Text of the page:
10. November 14-15, 2014, the MacArthur Memorial in Norfolk, Virginia, will present a ‘World War I Centennial Symposium’. In partnership with the Hampton Roads Naval Museum and the Old Dominion University Department of History. It is free and open to the public, but registration is limited. I just registered moments ago and there are only about 30 spaces left. You can register for both days or for only one day on either date. The event will feature an international group of authors and scholars. Topics will include the origins of the war, the opening battles of the war, submarine warfare, America before the war, archaeology of the war, Japan and World War I, and the war in modern memory. Holger Herwig, author of the books; The First World War: Germany and Austria-Hungary 1914-1918 (1996) and The Marne, 1914: The Opening of World War I and the Battle that Changed the World (2009) is scheduled to participate. See this GMIC thread for comments on Herwig's book:http://gmic.co.uk/index.php/topic/63309-the-marne-1914-recommended/?hl=herwig See this link for more WWI events in the United States
  11. Hello readers. The German news magazine Der Spiegel recently published an article concerning the use the German military made of the fairly recent discovery of x-rays by Wilhelm Conrad Roentgen. Already in 1901 Bavarian military doctors wrote to Bavarian garrison hospitals that x-rays were a compelling necessity. W.C.Roentgen never applied for patents for his invention. He received the Nobel Prize in 1901. The prize money he gave to a university. The article mentions the case of a Ludwig Bergmann who was wounded early in the war through a bullet in the left lower leg. X-ray found the bullet's location in the heel.This was not visible to the naked eye. The bullet was extracted but complications caused a permanent limp. Current exhibitions contain x-rays of that period which experts consider quite exact. Cases of wounds to internal organs like the lungs now became visible to the surgeons. Even more mobile x-ray machines were improvised with the help of motor vehicles power supply. The Bavarian duke Carl Theodor who had a medical degree in eye science and was married to Maria Josepha, the daughter of the exiled former king of Portugal had founded an eye clinic meant primarily for less fortunate patients. After his death in 1909 his widow continued the clinic which she transformed into a military hospital after the outbreak of hostilities..In 1916 patients of the hospital had assembled an album with x-ray pictures dedicated to her on her birthday. It contained a total of 81 x-ray pictures with detailed information on the patients. It may be interesting to hear of x-ray application on the allied side. Bernhard H. Holst.
  12. A forgotten country at the front of the storm...but a country that does not forget. August 2nd 2014: Luxembourg marks Centenary of German invasion in 1914 today
  13. It's after 4pm CET, maybe some of our French members can provide some first-hand comments. http://www.centenarynews.com/article?id=2845
  14. Here's a good site especially if you can read and understand German. For those who can't, just click on stuff and I bet you'll find at least the films and photos interesting http://ersterweltkrieg.bundesarchiv.de/ Tony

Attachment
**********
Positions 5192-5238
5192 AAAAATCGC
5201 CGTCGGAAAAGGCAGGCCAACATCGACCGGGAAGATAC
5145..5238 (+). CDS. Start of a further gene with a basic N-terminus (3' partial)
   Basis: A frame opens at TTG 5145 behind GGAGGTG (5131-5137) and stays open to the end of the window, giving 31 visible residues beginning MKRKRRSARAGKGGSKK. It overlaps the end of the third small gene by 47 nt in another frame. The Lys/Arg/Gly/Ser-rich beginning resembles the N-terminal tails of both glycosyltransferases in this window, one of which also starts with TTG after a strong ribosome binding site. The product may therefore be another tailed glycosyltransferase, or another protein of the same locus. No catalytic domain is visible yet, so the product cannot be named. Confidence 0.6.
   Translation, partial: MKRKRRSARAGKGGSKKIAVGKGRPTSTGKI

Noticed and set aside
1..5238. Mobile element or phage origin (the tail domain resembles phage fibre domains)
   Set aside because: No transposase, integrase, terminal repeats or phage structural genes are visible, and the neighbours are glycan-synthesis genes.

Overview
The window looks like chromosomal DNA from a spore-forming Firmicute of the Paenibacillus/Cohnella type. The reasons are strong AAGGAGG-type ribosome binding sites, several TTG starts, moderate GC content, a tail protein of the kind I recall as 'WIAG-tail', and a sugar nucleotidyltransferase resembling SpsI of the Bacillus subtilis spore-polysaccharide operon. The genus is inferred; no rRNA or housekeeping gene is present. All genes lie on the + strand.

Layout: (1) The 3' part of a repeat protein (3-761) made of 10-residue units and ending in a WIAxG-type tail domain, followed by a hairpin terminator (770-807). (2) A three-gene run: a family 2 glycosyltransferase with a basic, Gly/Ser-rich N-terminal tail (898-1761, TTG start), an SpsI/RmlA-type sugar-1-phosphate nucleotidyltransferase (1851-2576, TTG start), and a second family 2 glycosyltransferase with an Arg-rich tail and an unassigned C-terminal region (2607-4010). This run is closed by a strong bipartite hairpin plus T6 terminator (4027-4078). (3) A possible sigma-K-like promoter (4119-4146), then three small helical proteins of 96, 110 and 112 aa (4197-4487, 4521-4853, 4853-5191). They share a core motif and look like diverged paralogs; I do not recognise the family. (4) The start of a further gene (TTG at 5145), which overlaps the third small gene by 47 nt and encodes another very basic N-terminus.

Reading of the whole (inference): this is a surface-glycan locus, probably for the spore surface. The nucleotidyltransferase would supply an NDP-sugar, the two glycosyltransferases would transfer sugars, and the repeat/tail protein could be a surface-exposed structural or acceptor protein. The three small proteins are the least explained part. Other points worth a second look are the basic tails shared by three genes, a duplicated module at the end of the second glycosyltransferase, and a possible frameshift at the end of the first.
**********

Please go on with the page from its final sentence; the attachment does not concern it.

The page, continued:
15. The US news is dominated by Gaza, Ukraine, and the illegal alien crisis. Anything to do with the Centenary has to be sought out by interested parties. It just isn't in the mainstream news. How is it in your country? Does the Centenary get any media attention? To what level? Does anyone care? Except us old curmudgeons isolated in our oak paneled club rooms? Or is everyone preoccupied with making a buck, flogging their wares, fighting the rush hour commute, fussing over the temperature of the coffee and wine, the price of fish and chips, the calories in a Big Mac? I am wondering if the general population is even aware. If they are aware, do they even care... Does it even matter? If this topic doesn't reach "hot" status and generate as much debate as Blackadder, I'll have my answer, I think. Just a hypothetical question.
  16. Several free lectures at the Canadian War Museum. Might be of interest... http://www.warmuseum.ca/media/news/august-2014-at-the-canadian-war-museum/
  17. Allow me to call your attention to latest Brian's News from the Home Office
  18. ...remember that 100 years ago tonight, "the lights went out all over Europe" on the last day of peace. The world is still waiting for the lights to come back on in many places. July 27: Italy launches global music event to remember Europe's last hours of peace on this day in 1914 "Events start in Italy with a lone trumpeter playing ‘Silenzio’ (equivalent to the ‘Last Post’)." I hope someone posts a video of this to YouTube.
  19. Looks like a good program of events at the US WWI museum. Anyone know of other programs for 28 June to commemorate the Archduke's assassination?
  20. An excellent website collating news about the WWI Centenary. The "Events" list is interesting. It seems a Vienna Philharmonic concert in Sarajevo on 28 June is the only event to commemorate the "spark" that started the war.
  21. Hi all, Here are some photo's from the inauguration ceremony at the newly renovated British POW cemetery in Lidzbark Warminski. There are 39 British soldiers buried there, I hope you find them of interest.
  22. With the start of World War 1 so many men wanted to join the Colours to fight for their Country. Many of them were friends from similar backgrounds and suburbs of bigger Cities - the Govt. came-up with the brilliant idea of letting them join together and be posted to the same Regiments. They became known as the PALS (a British slang word, meaning friends) Battalions. Friends of mine in Knutsford - just outside of Manchester - sent me this interesting cutting from their local paper. http://gmic.co.uk/uploads/monthly_04_2014/post-6209-0-55371200-1398259813.jpgclick
  23. Dear all, I am seeking information on a King crown metallic badge which had a center King crown surrounded by wreaths of laurels in a circular shape. It is not the commonly seen RSM or WO ranks. Please send me scans and advice me where I could get one. Many thanks. Kit (Singapore)